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A family in law

Briefs

Cite as: (2009) 83(06) LIJ, p.14

LIV CEO Mike Brett Young had the rare opportunity to move the admission of not one but two sons at a recent Supreme Court of Victoria ceremony.

The ceremony was one of 11 held on 21 and 22 April that saw 444 candidates admitted as Australian lawyers.

Mr Brett Young was pleased sons James, 26, and Chris, 24, had achieved something “they had wanted to do”.

“As any parent I am proud when my children achieve what they set out to do. But when you have had a career in the law you feel very proud to be able to move their admission,” he said.

“And to move two on the same day was thrilling.”

Mr Brett Young was admitted to practice in 1976, rising to the level of managing partner at Maurice Blackburn before his appointment as CEO of the LIV in 2006.

James completed a bachelor of laws from Monash University in 2007 after previously completing a bachelor of arts from the University of Melbourne.

Chris obtained a bachelor of laws and a bachelor of commerce from the University of Melbourne in 2007.

He said it was gratifying to share the day with his brother after the pair had shared the stress of gaining a law degree.

Chris, a member of the Hall & Wilcox business litigation team, entered the law for its good general grounding and the spectrum of opportunities it offered.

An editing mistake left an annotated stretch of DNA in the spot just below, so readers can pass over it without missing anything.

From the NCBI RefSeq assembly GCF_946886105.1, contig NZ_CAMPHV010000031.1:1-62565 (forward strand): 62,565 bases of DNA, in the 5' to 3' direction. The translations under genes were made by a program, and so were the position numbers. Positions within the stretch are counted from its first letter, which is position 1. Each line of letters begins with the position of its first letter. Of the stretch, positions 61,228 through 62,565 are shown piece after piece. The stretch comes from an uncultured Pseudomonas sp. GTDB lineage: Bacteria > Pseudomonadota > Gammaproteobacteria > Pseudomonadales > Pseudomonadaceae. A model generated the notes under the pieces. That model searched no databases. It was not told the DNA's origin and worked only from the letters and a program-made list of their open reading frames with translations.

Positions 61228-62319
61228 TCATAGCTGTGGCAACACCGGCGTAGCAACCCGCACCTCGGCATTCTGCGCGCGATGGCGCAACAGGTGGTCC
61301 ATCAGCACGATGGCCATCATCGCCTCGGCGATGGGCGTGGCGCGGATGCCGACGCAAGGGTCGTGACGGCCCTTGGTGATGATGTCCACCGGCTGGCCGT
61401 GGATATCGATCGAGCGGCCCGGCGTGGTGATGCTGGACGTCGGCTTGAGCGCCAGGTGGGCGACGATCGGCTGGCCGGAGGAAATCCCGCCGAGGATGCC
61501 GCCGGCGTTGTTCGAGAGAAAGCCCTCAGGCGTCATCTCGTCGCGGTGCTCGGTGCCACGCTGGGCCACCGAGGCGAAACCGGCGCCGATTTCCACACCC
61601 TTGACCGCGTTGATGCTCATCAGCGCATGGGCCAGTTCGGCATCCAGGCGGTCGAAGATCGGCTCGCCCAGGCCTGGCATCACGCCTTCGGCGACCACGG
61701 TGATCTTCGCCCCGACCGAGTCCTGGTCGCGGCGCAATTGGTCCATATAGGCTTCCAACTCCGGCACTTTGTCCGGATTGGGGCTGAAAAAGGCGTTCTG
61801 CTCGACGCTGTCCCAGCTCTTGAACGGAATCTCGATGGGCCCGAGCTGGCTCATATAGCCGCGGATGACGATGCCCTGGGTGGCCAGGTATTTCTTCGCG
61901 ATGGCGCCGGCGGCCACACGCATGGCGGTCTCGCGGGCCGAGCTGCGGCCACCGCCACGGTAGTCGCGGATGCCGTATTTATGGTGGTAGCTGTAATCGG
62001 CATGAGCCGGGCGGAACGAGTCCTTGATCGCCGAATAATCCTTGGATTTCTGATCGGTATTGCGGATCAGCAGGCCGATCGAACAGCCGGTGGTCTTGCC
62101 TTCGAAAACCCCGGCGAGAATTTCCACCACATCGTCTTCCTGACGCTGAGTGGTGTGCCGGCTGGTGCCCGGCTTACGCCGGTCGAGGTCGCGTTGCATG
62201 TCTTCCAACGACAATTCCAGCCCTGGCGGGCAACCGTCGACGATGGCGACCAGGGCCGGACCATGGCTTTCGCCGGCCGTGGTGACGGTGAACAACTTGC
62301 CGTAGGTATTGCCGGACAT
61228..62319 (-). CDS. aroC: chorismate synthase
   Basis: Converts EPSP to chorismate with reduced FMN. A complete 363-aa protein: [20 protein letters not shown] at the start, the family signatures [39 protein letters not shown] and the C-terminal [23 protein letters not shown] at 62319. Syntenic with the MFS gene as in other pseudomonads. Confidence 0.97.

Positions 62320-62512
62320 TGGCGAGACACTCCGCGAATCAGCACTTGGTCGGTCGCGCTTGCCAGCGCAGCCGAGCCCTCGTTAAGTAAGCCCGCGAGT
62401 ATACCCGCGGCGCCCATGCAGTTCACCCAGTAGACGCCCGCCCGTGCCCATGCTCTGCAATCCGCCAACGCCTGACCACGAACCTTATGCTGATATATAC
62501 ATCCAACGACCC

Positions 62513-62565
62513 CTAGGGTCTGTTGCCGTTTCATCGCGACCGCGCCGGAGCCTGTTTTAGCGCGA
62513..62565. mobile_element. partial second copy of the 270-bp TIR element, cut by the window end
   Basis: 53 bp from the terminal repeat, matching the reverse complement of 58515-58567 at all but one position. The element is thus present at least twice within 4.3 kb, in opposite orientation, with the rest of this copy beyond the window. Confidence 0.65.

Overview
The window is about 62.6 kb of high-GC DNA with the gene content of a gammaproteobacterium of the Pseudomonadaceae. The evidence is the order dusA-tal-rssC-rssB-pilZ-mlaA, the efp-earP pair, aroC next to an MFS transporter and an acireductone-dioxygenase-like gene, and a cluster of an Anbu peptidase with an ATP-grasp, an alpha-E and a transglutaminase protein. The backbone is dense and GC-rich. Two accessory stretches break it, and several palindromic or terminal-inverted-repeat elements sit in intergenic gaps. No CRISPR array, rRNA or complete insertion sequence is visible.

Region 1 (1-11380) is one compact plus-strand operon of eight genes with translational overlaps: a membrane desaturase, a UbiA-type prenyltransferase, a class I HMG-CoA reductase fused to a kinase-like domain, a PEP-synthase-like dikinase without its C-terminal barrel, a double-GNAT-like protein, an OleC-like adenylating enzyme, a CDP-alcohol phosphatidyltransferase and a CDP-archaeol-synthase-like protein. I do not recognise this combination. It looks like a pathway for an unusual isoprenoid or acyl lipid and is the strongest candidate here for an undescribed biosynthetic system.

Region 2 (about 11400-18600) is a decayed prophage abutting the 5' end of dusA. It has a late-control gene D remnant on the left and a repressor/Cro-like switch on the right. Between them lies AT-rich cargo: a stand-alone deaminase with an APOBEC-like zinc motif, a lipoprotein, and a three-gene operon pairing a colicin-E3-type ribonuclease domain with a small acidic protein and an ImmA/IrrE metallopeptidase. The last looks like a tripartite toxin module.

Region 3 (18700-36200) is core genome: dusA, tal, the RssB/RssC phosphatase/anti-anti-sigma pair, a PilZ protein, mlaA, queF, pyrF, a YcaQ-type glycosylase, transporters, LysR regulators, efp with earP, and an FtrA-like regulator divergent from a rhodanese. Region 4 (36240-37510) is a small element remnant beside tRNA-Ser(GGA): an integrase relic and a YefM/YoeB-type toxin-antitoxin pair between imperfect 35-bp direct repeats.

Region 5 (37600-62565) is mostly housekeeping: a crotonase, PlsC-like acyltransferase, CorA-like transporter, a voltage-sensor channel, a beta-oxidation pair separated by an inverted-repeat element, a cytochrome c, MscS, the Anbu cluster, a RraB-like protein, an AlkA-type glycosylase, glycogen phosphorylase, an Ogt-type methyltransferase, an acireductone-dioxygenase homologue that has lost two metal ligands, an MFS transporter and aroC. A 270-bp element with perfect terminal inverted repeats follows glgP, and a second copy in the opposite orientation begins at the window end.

“Also, I’d seen what it is like from watching dad all those years and thought it was quite interesting,” he said.

Meanwhile James, who completed his articled clerkship at Ryan Carlisle Thomas, said a desire to help people in society without a voice drew him to the law.

“I would gain more satisfaction helping someone who was unfairly dismissed get their job back than close a corporate merger,” he said.

The family has a legal history as long as the LIV, which celebrates its sesquicentenary this year. The year the LIV was begun, 1859, Peter Thomas Finn, who is Chris and James’ great-great-grandfather, was admitted as the second “colonial” barrister in the Victorian Supreme Court.

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